The U.N. World Travel Organization (UNWTO) forecasts international tourist arrivals to increase by 3% to 4% in 2013, in line with its long-term forecast for 2030: +3.8% a year on average between 2010 and 2020.
By region, prospects for 2013 are stronger for Asia and the Pacific (+5% to +6%), followed by Africa (+4% to +6%), the Americas (+3% to +4%), Europe (+2% to +3%) and the Middle East (0% to +5%).
International tourist arrivals grew by 4% in 2012 to reach 1.035 billion, according to the UNWTO. Emerging economies (+4.1%) regained the lead over advanced economies (+3.6%), with Asia and the Pacific showing the strongest results.
With an additional 39 million international tourists, up from 996 million in 2011, international tourist arrivals surpassed 1 billion (1.035 billion) for the first time in history in 2012.
By region, Asia and the Pacific (+7%) was the best performer, while by sub-region South-East Asia, North Africa (both at +9%) and Central and Eastern Europe (+8%) topped the ranking.
Results in the Middle East (-5%) improved after a 7% decline in 2011, yet the region recorded an estimated 3 million international tourist arrivals less in 2012.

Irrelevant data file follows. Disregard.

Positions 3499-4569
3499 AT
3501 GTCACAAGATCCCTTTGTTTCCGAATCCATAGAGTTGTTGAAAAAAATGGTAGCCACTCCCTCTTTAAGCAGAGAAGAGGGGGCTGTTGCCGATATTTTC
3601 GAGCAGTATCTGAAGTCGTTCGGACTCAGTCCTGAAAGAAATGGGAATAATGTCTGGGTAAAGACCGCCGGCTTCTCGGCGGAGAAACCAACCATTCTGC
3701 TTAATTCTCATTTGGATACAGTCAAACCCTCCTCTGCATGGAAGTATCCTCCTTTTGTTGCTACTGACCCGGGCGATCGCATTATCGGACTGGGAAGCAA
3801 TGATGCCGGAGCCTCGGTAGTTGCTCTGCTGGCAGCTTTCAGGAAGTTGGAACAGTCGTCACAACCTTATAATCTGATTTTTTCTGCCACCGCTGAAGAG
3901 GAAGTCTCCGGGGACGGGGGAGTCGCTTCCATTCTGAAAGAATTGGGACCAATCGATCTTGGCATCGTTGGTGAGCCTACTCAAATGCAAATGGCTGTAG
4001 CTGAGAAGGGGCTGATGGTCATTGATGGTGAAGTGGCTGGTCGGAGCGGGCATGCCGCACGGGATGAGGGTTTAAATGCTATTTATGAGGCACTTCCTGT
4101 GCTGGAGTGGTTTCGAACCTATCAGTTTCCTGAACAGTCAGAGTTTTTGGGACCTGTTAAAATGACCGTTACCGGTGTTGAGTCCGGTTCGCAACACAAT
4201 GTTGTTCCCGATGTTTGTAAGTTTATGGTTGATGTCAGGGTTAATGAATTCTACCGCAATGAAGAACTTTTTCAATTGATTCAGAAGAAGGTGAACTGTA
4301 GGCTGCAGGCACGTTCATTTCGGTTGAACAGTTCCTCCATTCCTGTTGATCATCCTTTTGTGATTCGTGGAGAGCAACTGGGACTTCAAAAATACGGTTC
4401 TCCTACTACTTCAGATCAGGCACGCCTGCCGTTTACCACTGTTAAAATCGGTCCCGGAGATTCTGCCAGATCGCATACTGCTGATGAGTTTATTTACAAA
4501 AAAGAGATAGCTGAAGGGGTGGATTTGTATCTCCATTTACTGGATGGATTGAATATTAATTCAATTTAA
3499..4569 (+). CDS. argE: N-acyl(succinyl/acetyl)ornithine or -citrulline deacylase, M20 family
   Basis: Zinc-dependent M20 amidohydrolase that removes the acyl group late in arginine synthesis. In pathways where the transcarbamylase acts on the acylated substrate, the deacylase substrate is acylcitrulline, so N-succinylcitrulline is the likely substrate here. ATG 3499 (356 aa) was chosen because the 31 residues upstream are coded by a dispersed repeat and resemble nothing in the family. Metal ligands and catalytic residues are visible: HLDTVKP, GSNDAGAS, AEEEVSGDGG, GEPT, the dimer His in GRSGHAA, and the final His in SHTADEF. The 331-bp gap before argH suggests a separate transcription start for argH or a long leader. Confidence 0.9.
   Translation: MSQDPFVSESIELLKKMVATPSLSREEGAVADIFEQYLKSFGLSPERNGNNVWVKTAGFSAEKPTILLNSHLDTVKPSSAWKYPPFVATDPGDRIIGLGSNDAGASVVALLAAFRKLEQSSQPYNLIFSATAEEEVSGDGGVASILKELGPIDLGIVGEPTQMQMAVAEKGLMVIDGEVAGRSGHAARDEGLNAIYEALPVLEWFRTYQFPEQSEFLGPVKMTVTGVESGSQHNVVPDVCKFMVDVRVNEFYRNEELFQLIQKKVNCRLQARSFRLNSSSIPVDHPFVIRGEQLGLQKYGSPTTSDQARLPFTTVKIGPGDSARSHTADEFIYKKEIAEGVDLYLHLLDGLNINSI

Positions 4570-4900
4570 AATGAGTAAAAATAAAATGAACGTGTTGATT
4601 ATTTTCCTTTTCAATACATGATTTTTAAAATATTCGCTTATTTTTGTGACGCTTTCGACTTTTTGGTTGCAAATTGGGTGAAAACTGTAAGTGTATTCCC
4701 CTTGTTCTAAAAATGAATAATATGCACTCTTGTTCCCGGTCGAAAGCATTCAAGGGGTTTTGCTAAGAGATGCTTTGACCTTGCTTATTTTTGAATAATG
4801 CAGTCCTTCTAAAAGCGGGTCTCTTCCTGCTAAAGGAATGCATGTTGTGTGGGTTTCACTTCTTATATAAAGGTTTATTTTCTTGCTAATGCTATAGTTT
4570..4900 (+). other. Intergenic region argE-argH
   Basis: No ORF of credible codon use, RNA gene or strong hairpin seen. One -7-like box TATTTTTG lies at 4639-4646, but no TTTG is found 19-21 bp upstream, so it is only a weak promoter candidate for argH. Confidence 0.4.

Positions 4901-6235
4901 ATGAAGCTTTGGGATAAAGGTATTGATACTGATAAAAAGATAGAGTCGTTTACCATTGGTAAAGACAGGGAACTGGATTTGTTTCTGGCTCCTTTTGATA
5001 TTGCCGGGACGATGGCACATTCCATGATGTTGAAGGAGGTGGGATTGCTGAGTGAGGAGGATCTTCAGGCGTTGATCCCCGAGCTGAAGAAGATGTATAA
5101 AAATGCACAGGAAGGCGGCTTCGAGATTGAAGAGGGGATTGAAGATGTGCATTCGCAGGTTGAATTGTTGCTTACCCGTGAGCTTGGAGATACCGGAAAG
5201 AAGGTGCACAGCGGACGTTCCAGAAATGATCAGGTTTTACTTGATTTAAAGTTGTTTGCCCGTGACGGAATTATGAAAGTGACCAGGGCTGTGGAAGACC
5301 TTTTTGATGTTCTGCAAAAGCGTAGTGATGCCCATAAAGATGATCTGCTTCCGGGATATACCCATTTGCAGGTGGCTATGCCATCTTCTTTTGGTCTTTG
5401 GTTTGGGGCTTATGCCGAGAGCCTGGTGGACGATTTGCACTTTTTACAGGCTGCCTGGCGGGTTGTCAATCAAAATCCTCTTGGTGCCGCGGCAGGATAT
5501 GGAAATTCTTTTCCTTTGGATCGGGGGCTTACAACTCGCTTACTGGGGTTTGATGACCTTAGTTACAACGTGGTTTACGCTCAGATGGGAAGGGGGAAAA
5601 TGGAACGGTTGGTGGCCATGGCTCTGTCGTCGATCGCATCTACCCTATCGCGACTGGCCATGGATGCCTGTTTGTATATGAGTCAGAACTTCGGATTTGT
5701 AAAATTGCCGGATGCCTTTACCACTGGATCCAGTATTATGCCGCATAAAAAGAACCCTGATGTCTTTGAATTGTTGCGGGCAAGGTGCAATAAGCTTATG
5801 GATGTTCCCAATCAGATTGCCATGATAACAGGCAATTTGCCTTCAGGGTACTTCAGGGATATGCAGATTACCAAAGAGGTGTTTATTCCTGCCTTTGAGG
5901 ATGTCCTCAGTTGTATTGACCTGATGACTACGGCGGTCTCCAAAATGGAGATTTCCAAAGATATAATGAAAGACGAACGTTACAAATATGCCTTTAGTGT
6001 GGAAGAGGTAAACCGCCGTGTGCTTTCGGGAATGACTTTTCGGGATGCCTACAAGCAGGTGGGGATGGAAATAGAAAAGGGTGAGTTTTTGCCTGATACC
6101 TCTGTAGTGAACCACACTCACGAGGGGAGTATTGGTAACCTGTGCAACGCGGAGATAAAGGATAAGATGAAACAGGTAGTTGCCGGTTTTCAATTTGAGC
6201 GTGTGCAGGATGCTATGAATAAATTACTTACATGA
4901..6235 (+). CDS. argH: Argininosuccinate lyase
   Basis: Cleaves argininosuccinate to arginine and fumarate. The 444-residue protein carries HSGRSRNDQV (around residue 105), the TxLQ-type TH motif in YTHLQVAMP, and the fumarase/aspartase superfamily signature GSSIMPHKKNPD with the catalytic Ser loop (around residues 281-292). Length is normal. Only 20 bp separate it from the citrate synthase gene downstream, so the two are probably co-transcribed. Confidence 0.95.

According to the UNWTO, smaller markets with significant growth were Venezuela (+31%), Poland (+19%), Philippines (+17%), Malaysia (+15%), Saudi Arabia (+14%), Belgium (+13%), Norway and Argentina (both +12%), Switzerland and Indonesia (both +10%).
Although the highest growth rates in expenditure abroad among the ten top markets came from emerging economies – China (+42%) and Russia (+31%) – important traditional source markets, showed particularly good results. In Europe, and despite economic pressures, expenditure on international tourism by Germany held well at +3%, while the UK (+5%) returned to growth after two flat years. In the Americas, both the USA and Canada grew at 7%. On the other hand, France (-7%) and Italy (-2%) registered declines in travel expenditure.